brisk, brown, agile, mirthful, singing at
the top of her voice as she ran through the
lines of the cherry trees. He denied him
self everything "to get her food, and left
himself scarce enough to keep the spark of
life in him. He sold even his one better
suit ot clothes and his one pair ot boots;
but sbe had no appetite, and, perceiving
his sacrifice, took it so piteously to heart
that it made her worse.
7b be continued to-morrow.
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Mir, Tailor, Hair aii Fouler,
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TO-DAY ALL N
THE BEAUTY SPOT
NORTH HIGHLAND AV.
-WHERE A LIMITED NUMBER OF-
Residence Sites in All the City
eing Offered For Sale.
LJELLA PALACE mlDraces I2 acres f nicely-rolling ground, situated fronting Highland Avenue, near Highland Park and the
...-.-.. v.v.w,, .j ..w mv j. uui, juuii n- uo .uuju uv.iuu ai a, ousi ji piuu,uj yji iiiuiim, ctuia w uc x 111UU.CI ui dl U11I-
tectural beauty. The tract is subdivided into 5 7 large, well-proportioned, evenly-graded lots, fronting on broad curbed, asphaltum paved and sewered ave
nues and streets, bounded by wide concrete sidewalks, with spaces on either side of the same for shade trees and borders of grass.
The Plan is bounded on three sides by Highland avenue, Bryant street and Callowhill street, and bisected by Elgin avenue, Euclid avenue, St. Clair
street, Mellon street, Mildred alley (36 ft. wide), Azimuth alley and Maringo alley. In addition to a choice frontage, each lot has a roomy, convenient rear
outlet. The systern of sewerage is most elaborate and complete, reaching to every lot. The grading of the grounds, as well as of the streets and alleys, evi
dences a feat of engineering skill. The curbing, paving and sidewalking are of the most durable and artistic kind.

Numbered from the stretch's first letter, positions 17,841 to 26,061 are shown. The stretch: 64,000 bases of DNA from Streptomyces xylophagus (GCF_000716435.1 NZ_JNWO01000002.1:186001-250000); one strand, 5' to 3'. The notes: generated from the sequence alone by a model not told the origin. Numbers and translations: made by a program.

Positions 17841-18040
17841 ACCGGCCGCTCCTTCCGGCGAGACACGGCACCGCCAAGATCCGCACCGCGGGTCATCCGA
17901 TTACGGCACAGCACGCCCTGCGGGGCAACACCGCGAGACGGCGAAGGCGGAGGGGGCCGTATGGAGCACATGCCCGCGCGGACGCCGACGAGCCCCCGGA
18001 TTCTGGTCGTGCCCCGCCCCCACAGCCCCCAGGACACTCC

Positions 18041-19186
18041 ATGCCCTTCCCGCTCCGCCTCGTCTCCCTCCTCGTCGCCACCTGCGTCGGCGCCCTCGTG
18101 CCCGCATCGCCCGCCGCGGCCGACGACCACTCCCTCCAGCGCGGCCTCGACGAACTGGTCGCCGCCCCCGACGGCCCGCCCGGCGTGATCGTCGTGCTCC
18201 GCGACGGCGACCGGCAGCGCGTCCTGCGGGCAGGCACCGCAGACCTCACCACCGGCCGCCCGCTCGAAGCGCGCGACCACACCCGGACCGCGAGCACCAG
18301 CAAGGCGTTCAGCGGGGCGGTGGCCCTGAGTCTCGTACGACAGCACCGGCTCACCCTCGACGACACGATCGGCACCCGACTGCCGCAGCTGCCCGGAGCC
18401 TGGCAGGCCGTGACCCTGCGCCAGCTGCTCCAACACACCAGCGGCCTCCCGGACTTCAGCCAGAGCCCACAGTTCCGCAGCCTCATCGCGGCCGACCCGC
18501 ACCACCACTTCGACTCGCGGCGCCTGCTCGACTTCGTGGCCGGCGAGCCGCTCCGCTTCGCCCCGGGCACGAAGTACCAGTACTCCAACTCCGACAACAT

EASY AGGESS, GRAND OUTLOOK, HEALTHFUL AIR, NO FOGS.
By a graduaHnciine an elevation is reached here above the unhealthy fogs and dampness of the lower
vallev. where the air is alwa-vQ nnrp nnrl p-vl-iilorat-inrr nnJ fmm -Ua ...:j 1 i : : !.. i
j' - j" 1 -" ""..miS, aim Hum wjiuuia. 0. wiuc ana picdbing view is ourainea
I over the richest scenery in the East Liberty district Bryant street intersects Highland avenue at the corner
o- 1.1 j a hi "."'v"s" "- uavtiacu uy uic , .LyuLiuebiic jciectnc nne, me cars marKea
'Highland Avenue being through cars, and the Bryant Street line issuing for a single fare transfer tickets
over anv of the three cable and elertrin linet sn rrmt- it ma K triif-tifullir o-,,M !,... oil .. ji.. :j
8 ' . . ' -" - ""j " .a uui.uuy jalu tuai au casi WctlUlV IdUlU
transit lines lead to and from LUELLA PLACE.
THE ST. GLAIR STREET INLET TO THE PARK.
Within a brief period St Clair street, running from North to South, and dividing the Plan near its cen
ter, will be opened and finished into the Park and extended to Penn avenue, in East Liberty. It is proposed
to make St Clair one of the finest drivewavsanrl rcir1nrv cf-f-c in n riht nnA ; ,:ii .- ..l.
u. ,, , - , r , ,1 . --....v. i.xx.v.w ... ' y-, """ " "1" 3UUU UJlIipClC Willi
I Highland avenue for the fashionable travel to and from Pittsburg's favorite resort
NEGLEYAVE., THE GREAT INTER-RIVER THOROUGHFARE.
Lies two squares west of LUELLA PLACE, and will be tapped within that distance by both Elgin avenue
and Callowhill street, adding greatly to the accessibility of the property, particularly from the North, to its at
tractiveness, and immeasurably to its future value
PRICES, TERMS, RESTRICTIONS, Etc.
A computation of the cost of the work on and under these grounds will conclusively demonstrate the
fact that the prices at which lots are quoted are notably low, as cohipared with values held on rough land in
the same vicinity or of a similar class. Everything has been done with a liberal hand to fit the grounds per
fectly for residences and to protect buyers from assessments and contingent expenses, which usually add
heavily to the first cost.
TERMS OF PAYMENT will be made to suit any reasonable demands of purchasers, and building
restrictions, such as to preserve the high character of the neighborhood, will be enforced.
STEADY ENHANCEMENT' OF VALUES IN
Is assured, and purchases made at the original figures, now ready for presentation, will yield undoubted
profits in resales a short time hence. No other quarter of the city is making such rapid progress in improve
ments and development, and no other quarter presents equal inducements to those in quest of homes or of
office has been erected on the grounds, where representatives will be found in daily at-
FOB LITHOGRAPHED PLANS (SHOWING A BIRD'S-EYE VIEW OF JIIGIIL, AND PARK), PRICE-LISTS AND FURTHER PARTICULARS, APPLY TO
JOHN ITITE, Owner, "berty ave. .or to. OHAELE8 SOMERS & CO., A g-ntia. fourth ave.
TT-nTTm -.- . -T --i-,..,., . . '
3x but jjUK Afl .AJUflllTAULK TLAfl UP SEE THAT .DESIGNED BY NATURE.X- j